advance of the advisory committee meeting, but it

was because the discussions about a black box had

been underway during that entire two-year period.

What I wanted to say, Dr. Gross, was I

wanted to just address Dr. Hennessy's and Mr.

Levin's comments about proprietary information.

Dr. Hennessy, you mentioned that you think that

public health and safety should trump--maybe that

wasn't your word--should trump proprietary

interests.

I think we all have frustrations about

what we can say and when, and patents aren't the

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only issue. There are many legal types--the term

that we confront most often is commercial

confidential information.

It is a really delicate balance for us.

In extreme circumstances, we are able to get

rulings that sometimes the public health does

override, but it is very complex. Those are

regulations that have been in place, regulations

and laws that have been in place for a very long

time, and we work with them as best we can.

I just want to reassure you that it is not

because the FDA wants to withhold information.

DR. GROSS: Sean.

DR. HENNESSY: I realize that, and my

comment was to get on record that I think that the

regulations under which you work should be changed.

DR. GROSS: Any other comments? If not, I

would just like to summarize my thoughts.

I think the FDA people here and the FDA in

general is an incredibly competent organization.

You really do a fabulous job, and I think you are

setting yourself up for failure with this oversight

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board. In this age of transparency, you decide to

have a committee that is responsible, according to

its name, for overall safety, and yet it meets in

private.

You don't have public representatives.

You are under enormous pressure from the public,

from the government, from industry. I don't envy

you at all. But I think this process of oversight

has to be more transparent.

Jackie.

DR. GARDNER: Sorry, I hate to speak after

your summary.

DR. GROSS: Go for it.

DR. GARDNER: Well, I just wondered

whether we, as a committee, might take some

positive action toward communicating with the IOM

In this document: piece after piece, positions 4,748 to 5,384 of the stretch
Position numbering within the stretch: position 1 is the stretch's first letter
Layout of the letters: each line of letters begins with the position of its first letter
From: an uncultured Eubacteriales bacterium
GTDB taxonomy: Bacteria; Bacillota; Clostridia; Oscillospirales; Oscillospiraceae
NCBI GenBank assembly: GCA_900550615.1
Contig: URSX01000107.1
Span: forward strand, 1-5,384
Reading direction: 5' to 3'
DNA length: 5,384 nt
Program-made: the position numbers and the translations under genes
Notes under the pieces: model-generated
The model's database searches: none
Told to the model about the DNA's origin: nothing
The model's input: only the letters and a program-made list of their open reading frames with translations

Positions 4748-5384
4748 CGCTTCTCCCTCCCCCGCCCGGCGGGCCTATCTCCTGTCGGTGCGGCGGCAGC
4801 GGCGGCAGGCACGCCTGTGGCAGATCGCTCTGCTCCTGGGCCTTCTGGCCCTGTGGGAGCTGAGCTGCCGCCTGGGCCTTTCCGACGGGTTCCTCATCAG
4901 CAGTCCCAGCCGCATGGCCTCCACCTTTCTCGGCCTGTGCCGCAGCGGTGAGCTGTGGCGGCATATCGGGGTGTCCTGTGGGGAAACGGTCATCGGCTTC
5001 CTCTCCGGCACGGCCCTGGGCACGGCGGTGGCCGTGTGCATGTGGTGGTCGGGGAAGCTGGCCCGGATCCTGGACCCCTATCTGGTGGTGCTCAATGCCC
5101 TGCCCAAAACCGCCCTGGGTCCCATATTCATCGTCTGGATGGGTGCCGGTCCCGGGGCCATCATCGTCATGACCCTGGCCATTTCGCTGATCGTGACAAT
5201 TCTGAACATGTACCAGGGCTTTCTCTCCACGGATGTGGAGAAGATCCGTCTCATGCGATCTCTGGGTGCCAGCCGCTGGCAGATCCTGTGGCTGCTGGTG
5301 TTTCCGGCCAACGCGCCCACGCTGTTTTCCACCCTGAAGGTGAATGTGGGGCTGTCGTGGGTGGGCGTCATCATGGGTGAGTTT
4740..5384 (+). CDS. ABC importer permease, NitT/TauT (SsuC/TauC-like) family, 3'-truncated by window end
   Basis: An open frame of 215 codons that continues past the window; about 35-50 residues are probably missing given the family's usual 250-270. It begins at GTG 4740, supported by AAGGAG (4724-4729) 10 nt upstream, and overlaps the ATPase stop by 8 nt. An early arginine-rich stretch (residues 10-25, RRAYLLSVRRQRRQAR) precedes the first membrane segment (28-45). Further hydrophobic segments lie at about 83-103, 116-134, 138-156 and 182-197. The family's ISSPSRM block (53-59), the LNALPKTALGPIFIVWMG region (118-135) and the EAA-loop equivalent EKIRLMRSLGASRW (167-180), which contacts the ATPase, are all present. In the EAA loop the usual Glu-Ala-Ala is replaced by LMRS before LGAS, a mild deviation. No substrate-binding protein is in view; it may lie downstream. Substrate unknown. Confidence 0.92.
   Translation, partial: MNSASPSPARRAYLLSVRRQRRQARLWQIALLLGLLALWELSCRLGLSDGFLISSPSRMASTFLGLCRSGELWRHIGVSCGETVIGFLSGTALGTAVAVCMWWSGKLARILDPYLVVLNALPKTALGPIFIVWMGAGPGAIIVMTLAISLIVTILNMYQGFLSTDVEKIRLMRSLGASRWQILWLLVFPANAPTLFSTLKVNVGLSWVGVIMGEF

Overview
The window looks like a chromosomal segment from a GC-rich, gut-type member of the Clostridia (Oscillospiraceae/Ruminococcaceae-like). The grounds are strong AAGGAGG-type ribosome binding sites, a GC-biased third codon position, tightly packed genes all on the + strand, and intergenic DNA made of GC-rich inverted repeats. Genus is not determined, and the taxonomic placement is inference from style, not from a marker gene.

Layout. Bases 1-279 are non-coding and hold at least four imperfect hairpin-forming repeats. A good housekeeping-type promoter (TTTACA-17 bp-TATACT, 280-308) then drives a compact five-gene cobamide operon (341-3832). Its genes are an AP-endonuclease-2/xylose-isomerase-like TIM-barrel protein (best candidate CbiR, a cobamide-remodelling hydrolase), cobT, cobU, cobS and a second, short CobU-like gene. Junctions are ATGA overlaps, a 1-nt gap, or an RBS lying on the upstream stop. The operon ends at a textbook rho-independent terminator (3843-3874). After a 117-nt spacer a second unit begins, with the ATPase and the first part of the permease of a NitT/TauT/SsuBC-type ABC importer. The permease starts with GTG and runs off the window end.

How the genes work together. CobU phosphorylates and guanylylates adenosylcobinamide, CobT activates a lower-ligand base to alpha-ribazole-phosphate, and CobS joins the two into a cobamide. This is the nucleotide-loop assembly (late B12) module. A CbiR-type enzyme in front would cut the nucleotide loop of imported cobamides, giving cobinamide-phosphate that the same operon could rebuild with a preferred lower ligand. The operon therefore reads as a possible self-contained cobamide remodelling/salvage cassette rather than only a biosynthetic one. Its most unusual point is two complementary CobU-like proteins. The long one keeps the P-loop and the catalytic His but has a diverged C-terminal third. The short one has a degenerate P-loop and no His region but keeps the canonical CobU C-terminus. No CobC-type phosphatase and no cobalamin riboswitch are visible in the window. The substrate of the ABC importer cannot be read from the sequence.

Committee, as has been suggested by FDA staff twice

this morning, and both you and Curt, and I think

Art, had particular recommendations having to do

with both resources and authority of FDA to pursue

some of the things that are frustrating to them and

that frustrate us.

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They have said tell the IOM, which I think

is a step up from write your congressman, which is

what we usually are asked to do.

So, could we, as a committee, take some

action with motions, which I would defer to Curt to

make probably, he would be more eloquent than I,

and to the point, that we could vote on it, and

then actively convey them to IOM, if that is what

we think is the best way to do it?

DR. SELIGMAN: I have just been tapped on

the shoulder by the IOM project director, who is

here with us today. Her name is Kathleen Stratton.

I have all her contact information here and would

be happy to provide it to you, but I certainly

agree with you that I think this is certainly the

right moment given that we are putting a lot of

pressure on the IOM to give us a report this

calendar year.

As I said earlier, the time is ripe for

such input on many of the concerns and issues that

you all have raised in this morning's discussion,

including the point that you made, Dr. Gross, about

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the way we manage drug safety internally within the

FDA.

This was also a charge to the IOM

Committee, as well, to look at, and, indeed, if